Checkpoint-targeting immunotherapies get a helping hand from natural killer cells
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Immunotherapies harness a patient’s own immune system to target and destroy cancer cells. One type of immunotherapy, immune checkpoint inhibitors, blocks the mechanisms that cancer cells use to hide from the immune system, leaving tumors vulnerable to attack by cytotoxic T cells. Drugs targeting the immune checkpoint receptor PD-1 and its ligand, PD-L1, have been shown to successfully activate T cells against certain cancers, but their efficacy varies between cancer types and between individual patients. In this week’s issue of the JCI, a collaboration between David Raulet’s laboratory at UC Berkley and Michele Ardolino’s laboratory at the University of Ottawa uncovers an important role for a different type of immune cell in PD-1/PD-L1-targeting immunotherapy, a discovery that may help scientists develop more powerful immune-targeting anti-cancer treatments.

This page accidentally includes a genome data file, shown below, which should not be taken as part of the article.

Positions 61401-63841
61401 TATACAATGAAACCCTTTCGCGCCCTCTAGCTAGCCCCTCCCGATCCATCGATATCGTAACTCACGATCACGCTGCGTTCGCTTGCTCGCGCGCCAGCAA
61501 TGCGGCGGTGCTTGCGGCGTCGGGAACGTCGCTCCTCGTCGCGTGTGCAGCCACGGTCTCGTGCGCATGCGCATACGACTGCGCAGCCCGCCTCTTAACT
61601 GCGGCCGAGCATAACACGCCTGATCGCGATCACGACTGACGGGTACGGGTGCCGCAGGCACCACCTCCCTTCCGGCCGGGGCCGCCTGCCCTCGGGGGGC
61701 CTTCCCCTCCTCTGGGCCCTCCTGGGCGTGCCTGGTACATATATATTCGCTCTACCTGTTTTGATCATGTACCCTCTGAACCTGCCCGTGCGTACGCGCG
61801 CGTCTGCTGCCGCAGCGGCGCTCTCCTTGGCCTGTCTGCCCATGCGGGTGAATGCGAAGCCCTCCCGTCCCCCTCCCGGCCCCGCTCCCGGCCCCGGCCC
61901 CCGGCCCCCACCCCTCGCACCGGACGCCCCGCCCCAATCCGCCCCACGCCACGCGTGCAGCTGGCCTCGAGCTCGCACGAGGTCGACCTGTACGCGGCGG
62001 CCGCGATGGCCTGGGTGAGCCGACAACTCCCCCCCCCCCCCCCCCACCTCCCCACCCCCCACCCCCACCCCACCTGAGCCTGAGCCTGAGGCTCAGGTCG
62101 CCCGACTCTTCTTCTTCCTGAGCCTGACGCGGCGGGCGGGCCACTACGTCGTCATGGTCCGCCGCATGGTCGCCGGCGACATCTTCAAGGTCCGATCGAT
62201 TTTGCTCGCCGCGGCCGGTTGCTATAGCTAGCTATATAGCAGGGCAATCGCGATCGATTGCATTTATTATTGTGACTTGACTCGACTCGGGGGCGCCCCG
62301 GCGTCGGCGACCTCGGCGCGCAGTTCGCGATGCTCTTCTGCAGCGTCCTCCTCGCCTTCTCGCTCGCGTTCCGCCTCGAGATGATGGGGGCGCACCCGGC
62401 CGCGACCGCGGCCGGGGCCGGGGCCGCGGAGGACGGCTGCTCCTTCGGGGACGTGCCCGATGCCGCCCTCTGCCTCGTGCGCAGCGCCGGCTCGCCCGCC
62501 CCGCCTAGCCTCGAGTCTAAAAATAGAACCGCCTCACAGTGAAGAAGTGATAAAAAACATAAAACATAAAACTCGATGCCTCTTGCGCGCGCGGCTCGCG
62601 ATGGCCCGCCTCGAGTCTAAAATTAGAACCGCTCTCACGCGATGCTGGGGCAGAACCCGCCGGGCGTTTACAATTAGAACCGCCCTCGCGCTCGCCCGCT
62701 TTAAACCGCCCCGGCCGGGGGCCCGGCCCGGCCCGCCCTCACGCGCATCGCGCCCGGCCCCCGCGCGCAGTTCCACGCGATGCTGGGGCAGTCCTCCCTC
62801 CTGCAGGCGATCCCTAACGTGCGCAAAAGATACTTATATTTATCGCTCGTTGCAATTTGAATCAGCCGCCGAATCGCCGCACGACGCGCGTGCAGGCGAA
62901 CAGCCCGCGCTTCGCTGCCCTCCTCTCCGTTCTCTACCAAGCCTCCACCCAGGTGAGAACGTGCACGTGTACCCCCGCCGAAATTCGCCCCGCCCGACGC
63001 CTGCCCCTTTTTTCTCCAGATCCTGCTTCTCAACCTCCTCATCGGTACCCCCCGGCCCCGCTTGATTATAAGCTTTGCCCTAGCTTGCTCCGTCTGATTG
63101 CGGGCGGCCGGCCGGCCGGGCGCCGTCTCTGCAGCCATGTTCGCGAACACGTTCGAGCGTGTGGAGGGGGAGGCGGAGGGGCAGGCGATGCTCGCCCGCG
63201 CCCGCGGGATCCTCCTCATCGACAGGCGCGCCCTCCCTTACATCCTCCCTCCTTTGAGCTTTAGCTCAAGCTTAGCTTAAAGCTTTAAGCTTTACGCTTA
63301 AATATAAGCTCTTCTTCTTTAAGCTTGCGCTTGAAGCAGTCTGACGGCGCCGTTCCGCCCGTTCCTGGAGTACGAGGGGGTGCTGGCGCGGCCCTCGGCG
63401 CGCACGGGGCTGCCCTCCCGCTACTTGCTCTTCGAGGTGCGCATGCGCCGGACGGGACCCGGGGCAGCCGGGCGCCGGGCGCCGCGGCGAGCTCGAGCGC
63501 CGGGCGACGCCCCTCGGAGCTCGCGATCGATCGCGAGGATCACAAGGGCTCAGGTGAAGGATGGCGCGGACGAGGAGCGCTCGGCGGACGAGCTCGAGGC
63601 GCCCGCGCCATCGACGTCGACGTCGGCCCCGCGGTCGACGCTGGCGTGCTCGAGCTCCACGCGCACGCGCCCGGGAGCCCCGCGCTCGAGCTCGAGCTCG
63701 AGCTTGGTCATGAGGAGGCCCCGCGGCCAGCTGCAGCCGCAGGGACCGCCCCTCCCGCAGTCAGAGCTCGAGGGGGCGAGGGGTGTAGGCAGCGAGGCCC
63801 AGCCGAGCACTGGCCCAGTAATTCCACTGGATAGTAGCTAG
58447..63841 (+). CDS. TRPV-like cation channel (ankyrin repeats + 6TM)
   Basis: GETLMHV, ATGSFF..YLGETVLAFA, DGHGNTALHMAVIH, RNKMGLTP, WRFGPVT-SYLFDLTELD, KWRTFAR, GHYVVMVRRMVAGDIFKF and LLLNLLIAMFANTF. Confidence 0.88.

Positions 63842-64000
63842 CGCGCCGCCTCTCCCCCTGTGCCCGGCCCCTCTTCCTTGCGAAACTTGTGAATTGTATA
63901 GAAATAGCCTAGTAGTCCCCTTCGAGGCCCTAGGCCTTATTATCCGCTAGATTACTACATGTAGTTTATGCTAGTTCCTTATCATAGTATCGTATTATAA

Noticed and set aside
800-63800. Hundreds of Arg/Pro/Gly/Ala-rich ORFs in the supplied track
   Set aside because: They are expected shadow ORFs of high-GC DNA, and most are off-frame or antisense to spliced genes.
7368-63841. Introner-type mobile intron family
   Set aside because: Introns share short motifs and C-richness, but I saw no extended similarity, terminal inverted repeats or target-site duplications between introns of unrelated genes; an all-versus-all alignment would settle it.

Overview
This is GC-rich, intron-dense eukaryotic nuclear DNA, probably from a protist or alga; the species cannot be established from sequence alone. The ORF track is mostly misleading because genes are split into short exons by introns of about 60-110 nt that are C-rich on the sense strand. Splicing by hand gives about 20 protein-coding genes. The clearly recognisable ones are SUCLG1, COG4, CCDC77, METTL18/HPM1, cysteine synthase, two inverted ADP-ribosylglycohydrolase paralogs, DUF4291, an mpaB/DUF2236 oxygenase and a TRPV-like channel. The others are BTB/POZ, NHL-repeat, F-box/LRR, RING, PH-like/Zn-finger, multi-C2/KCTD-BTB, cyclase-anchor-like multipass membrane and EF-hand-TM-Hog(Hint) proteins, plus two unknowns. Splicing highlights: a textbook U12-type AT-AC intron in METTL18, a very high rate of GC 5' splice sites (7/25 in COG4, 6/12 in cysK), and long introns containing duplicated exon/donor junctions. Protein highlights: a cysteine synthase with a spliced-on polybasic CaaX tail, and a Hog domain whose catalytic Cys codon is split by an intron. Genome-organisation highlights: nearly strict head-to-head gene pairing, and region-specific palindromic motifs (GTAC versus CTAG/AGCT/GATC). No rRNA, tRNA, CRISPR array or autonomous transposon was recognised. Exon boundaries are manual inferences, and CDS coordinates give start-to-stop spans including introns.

Research conducted by Joy Hsu, Jonathan Hodgkins, and colleagues examined how natural killer (NK) cells within tumors respond to PD-1/PD-L1 blockade in mouse models of cancer. Like T cells, NK cells are capable of killing cells, although their cytotoxic functions differ. Here, the researchers identified a subpopulation of PD-1-expressing NK cells that reside exclusively within tumors. In models of cancer where PD-1/PD-L1 blockade failed to activate T cells against tumors, these NK cells

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